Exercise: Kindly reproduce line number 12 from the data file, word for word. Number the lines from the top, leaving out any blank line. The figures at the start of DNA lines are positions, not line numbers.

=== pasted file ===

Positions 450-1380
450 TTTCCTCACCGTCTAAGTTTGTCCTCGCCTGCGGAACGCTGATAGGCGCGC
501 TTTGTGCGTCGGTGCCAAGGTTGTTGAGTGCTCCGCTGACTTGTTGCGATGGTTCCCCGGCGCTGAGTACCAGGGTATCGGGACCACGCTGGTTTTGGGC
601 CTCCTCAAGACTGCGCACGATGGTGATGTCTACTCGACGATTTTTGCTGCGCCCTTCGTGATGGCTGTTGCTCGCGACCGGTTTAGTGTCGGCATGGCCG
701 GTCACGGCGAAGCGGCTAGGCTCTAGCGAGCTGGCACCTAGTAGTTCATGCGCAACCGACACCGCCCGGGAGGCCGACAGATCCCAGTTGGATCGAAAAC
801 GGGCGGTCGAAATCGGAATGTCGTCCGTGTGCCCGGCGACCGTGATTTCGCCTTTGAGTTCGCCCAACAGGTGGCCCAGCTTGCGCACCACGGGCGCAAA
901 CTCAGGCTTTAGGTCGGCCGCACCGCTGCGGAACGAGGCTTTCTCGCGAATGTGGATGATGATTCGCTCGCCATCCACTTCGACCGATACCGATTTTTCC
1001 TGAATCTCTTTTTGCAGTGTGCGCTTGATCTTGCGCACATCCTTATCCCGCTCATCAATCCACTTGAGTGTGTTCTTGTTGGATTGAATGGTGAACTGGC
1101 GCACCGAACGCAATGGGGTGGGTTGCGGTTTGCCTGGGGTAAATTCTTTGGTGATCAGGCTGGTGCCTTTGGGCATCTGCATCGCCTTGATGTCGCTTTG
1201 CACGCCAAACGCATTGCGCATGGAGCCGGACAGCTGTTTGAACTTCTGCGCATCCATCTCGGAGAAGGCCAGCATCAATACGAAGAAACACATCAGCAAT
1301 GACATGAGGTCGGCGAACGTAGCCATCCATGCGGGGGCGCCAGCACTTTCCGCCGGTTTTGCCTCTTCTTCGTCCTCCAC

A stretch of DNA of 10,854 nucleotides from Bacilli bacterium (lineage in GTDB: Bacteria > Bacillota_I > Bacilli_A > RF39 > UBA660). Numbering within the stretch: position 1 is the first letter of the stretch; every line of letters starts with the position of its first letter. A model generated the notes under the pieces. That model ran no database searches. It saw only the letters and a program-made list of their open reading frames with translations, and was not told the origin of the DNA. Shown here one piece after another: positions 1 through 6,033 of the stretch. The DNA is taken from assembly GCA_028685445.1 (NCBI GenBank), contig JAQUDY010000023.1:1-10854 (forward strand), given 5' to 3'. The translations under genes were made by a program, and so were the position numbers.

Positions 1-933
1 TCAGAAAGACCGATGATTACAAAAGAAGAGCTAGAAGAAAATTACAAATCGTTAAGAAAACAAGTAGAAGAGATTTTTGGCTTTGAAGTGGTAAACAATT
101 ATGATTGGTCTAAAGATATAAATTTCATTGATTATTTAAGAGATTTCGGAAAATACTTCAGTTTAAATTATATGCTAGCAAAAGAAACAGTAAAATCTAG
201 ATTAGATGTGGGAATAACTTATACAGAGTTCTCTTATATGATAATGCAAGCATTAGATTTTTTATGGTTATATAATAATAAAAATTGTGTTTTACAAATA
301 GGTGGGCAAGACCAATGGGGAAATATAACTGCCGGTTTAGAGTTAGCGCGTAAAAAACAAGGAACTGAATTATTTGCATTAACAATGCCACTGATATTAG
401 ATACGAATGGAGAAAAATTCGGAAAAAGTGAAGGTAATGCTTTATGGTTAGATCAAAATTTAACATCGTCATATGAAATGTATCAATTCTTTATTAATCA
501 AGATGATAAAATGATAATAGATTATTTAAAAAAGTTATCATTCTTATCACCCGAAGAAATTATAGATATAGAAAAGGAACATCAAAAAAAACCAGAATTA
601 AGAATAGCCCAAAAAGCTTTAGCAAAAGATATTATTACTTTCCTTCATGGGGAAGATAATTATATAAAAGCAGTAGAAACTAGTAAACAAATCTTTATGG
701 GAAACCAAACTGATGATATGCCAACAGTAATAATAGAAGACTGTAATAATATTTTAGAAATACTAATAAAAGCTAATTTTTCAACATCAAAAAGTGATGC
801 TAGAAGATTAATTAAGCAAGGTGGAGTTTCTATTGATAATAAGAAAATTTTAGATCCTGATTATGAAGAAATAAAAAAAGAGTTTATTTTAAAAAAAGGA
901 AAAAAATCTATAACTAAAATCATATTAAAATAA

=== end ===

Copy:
A stretch of DNA of 10,854 nucleotides from Bacilli bacterium (lineage in GTDB: Bacteria > Bacillota_I > Bacilli_A > RF39 > UBA660). Numbering within the stretch: position 1 is the first letter of the stretch; every line of letters starts with the position of its first letter. A model generated the notes under the pieces. That model ran no database searches. It saw only the letters and a program-made list of their open reading frames with translations, and was not told the origin of the DNA. Shown here one piece after another: positions 1 through 6,033 of the stretch. The DNA is taken from assembly GCA_028685445.1 (NCBI GenBank), contig JAQUDY010000023.1:1-10854 (forward strand), given 5' to 3'. The translations under genes were made by a program, and so were the position numbers.